Approximately 15 professors, deans, and other computer science professionals from China recently gathered with their U.S. counterparts in Arlington, Va., for the second U.S.-China Computer Science Leadership Summit. The one-day meeting gave participants an opportunity to discuss the challenges and opportunities facing computing scholars. The summit reflects the growing level of cooperation between the academic research communities in both countries. The DIMACS Center at Rutgers University organized the National Science Foundation-sponsored event. China is quickly becoming a world leader in information technology research, with many Chinese universities rivaling American universities in the development of new patents and other innovations. Some believe that China's advancements threaten the U.S. economy, while others argue that creating stronger bonds between researchers in both countries will be mutually beneficial. "Science and technology have always been a powerful force for social and economic progress and for international diplomacy," says National Science Foundation director Arden L. Bement. "At no time has that been more true than today." DIMCAS Center director Fred Roberts says that one topic that generated heavy discussion was the increasingly multidisciplinary nature of modern science and the growing connections between computer science and other disciplines such as biology and social science. Another area of interest was the role of computer science in solving some of humanities' biggest challenges, including energy shortages, climate change, health care, and natural disaster response.
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MIT Students Ordered to Halt Report on Hacking Subway System
Wall Street Journal (08/11/08) P. A4

A federal U.S. district judge in Massachusetts ordered three Massachusetts Institute of Technology students to cancel a presentation at a computer hackers' conference in which they were to announce security flaws they discovered in the automated fare system used in Boston's subway system. The temporary restraining order prevented Zack Anderson, R.J. Ryan, and Alessandro Chiesa from demonstrating how to use the vulnerabilities to get free rides. The Electronics Frontier Foundation (EFF), which is representing the students, plans to fight the order, says EFF's Jennifer Granick. The Massachusetts Bay Transpiration Authority's complaint says the students planned to show others how to use the hacks before giving the transit system time to fix the flaws. Granick says the students were simply trying to share their research and planned to omit key information that would make things easier for someone attempting to hack the payment system. The researchers say the presentation would have demonstrated how to generate fare cards, reverse engineer magnetic stripes on cards, and hack radio frequency identification. "It is extremely important to maintain the security and integrity of the Fare Media systems," says transit system's Gary Foster. "With an insecure, compromised system, even basic revenue controls, to name one example, become significantly challenging." Granick says ordering the students to not share their findings will have a negative impact of legitimate researchers who want to expose flaws to improve systems.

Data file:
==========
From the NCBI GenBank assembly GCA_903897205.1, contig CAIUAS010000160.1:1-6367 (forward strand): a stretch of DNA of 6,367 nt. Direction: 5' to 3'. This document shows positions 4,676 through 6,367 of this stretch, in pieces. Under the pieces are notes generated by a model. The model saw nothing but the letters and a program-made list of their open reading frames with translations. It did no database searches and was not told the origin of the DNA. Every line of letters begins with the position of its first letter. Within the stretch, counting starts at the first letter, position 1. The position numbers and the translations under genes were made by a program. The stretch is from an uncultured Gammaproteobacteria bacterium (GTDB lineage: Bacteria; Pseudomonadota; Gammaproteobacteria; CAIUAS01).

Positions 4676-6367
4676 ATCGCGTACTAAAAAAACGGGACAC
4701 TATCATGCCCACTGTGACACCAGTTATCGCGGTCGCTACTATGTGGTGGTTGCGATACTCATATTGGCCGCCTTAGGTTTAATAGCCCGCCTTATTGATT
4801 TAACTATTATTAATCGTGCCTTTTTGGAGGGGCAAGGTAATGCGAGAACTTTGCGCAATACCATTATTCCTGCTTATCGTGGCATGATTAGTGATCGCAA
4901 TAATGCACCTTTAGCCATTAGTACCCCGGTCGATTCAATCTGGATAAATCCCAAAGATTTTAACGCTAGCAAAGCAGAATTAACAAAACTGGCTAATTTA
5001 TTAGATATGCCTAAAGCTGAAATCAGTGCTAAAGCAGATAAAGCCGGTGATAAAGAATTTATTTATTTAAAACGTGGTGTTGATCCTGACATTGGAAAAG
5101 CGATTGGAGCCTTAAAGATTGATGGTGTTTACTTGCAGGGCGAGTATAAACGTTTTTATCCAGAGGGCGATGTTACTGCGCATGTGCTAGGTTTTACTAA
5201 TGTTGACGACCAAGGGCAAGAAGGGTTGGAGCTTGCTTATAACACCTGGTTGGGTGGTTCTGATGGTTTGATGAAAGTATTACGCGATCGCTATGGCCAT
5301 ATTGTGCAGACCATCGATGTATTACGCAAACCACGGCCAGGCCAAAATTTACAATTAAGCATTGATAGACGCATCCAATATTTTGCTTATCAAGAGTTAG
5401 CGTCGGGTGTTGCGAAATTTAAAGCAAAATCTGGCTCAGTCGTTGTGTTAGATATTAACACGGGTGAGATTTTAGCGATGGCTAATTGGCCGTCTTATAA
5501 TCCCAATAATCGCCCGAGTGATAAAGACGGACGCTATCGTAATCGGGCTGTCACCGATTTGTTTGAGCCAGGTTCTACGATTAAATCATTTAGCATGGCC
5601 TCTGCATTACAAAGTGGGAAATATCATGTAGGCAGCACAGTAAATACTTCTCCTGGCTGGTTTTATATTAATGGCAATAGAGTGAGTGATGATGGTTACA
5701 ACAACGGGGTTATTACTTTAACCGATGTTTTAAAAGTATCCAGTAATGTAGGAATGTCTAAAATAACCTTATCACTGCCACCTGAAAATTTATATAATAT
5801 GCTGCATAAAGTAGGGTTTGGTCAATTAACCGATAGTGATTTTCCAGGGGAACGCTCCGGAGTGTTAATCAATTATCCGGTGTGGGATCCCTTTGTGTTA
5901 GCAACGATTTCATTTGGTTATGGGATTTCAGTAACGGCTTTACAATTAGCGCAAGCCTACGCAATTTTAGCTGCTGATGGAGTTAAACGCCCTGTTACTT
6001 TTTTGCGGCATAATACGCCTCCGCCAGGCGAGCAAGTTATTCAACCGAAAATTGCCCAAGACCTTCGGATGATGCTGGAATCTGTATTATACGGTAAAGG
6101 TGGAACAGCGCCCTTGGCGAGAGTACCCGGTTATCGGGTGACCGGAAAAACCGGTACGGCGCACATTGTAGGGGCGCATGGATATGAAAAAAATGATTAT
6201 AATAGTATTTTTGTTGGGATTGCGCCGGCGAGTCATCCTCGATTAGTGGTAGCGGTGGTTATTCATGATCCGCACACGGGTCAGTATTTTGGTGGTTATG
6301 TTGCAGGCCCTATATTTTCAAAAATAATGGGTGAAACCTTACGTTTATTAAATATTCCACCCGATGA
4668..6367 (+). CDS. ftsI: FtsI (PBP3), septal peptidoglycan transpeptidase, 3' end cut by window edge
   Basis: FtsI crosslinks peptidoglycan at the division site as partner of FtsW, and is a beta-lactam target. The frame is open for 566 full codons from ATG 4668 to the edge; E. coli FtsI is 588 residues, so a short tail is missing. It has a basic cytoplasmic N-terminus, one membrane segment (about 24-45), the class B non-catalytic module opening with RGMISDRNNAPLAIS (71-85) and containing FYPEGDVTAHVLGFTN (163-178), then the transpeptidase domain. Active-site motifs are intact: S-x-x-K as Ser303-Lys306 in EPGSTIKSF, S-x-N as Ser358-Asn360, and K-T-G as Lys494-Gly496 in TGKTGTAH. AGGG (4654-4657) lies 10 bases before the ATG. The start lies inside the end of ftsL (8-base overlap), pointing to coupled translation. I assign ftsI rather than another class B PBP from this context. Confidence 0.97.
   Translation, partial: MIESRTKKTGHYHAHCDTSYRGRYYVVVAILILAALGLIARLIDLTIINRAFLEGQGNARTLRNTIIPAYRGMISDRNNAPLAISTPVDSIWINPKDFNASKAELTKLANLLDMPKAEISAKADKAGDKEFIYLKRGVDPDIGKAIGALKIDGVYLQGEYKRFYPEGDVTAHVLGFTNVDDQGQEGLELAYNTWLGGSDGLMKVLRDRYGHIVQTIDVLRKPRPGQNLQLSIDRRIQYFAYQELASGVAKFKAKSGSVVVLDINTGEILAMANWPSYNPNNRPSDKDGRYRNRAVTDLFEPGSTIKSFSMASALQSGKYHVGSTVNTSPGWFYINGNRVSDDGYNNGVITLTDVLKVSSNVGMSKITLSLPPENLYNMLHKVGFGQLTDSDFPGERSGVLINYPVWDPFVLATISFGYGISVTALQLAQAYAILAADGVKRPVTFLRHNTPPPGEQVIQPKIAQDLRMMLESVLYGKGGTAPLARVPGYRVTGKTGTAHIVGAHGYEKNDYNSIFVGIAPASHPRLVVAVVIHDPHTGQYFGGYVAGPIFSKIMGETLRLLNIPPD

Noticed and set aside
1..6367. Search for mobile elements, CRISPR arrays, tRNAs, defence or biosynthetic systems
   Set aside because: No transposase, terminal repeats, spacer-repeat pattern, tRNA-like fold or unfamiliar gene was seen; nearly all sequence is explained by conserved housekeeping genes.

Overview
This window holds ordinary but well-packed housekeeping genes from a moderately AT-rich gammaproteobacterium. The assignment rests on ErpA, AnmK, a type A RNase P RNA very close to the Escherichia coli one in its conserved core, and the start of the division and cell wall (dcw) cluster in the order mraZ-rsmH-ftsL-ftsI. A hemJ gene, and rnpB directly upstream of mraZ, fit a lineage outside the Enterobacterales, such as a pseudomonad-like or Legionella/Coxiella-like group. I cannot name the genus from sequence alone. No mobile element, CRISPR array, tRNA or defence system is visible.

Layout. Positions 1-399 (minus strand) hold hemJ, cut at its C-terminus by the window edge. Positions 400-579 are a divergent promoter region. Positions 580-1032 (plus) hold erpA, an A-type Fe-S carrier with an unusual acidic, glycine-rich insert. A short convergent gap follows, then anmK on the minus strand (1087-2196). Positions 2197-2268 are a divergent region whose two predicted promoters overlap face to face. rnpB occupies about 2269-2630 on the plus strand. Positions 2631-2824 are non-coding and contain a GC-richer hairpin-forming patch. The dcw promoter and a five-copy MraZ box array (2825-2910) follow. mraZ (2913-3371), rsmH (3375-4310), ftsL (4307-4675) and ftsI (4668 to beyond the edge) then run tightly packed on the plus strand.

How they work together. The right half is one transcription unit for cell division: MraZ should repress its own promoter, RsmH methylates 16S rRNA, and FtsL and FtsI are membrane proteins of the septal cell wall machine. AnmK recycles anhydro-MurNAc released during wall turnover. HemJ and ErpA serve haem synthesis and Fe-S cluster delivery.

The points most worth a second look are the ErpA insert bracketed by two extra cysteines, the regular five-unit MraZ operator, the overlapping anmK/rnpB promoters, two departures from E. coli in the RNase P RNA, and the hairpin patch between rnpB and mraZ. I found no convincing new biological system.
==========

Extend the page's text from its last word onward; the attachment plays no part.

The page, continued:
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Judge Rejects Student Visa Injunction Sought by H-1B Opponents
Computerworld (08/07/08) Thibodeau, Patrick

The lawsuit filed against the Department of Homeland Security for extending student visas appears unlikely to succeed after a U.S. district court judge in New Jersey denied a preliminary injunction to halt the move. Judge Faith Hochberg addressed whether the Programmers Guild, the Immigration Reform Law Institute, and other opponents of H-1B visas had legal standing to bring the lawsuit, adding that they were unable to show that the extension from one year to 29 months directly hurts U.S. technology workers. "Instead of alleging concrete injury, plaintiffs assert a generalized grievance with a particular government policy," Hochberg wrote. The groups, which can appeal the injunction, believe the Bush administration used the extension as a back door to increase visas. The Bush administration says it extended student visas to give guest students more time to secure a H-1B visa. New graduates have a difficult time obtaining a H-1B visa because the program's 85,000-visa cap is being reached in early April each year. H-1B opponents and the Bush administration have to file briefs as to "whether this case should be dismissed for lack of standing" by Nov. 14, 2008.
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Sifting the Data: $3 Million Award Will Build a Foundation for New Ways to Analyze Massive Data Sets Using Visual Analytics
Georgia Institute of Technology (08/06/08) Vogel, Abby

The Georgia Institute of Technology has received a five-year grant to lead and coordinate a new initiative that will work to develop foundational research in large-scale data analysis and visual analytics. The research team will investigate ways of improving the visual analytics of massive data sets through machine learning, numerical algorithms and optimization, computational statistics, and information visualization. Research leader Haesun Park says developing new and improved mathematical and computational methodologies will allow systems developers, intelligence analysts, biologists, and health care workers to deploy new methods of detecting and discovering both expected and unexpected trends in massive data sets. The $3 million joint National Science Foundation and Department of Homeland Security grant places Georgia Tech at the head of the Foundations of Data and Visual Analytics (FODAVA) research effort. Seven other FODAVA Partnership Awards will be announced this year, with each recipient working with Georgia Tech to advance the field. Over the next five years, Georgia Tech and other researchers will work to establish FODAVA as a distinct research field and build a community of top-qualified researchers that will collaborate on research workshops and conferences, industry engagement, and technology transfer.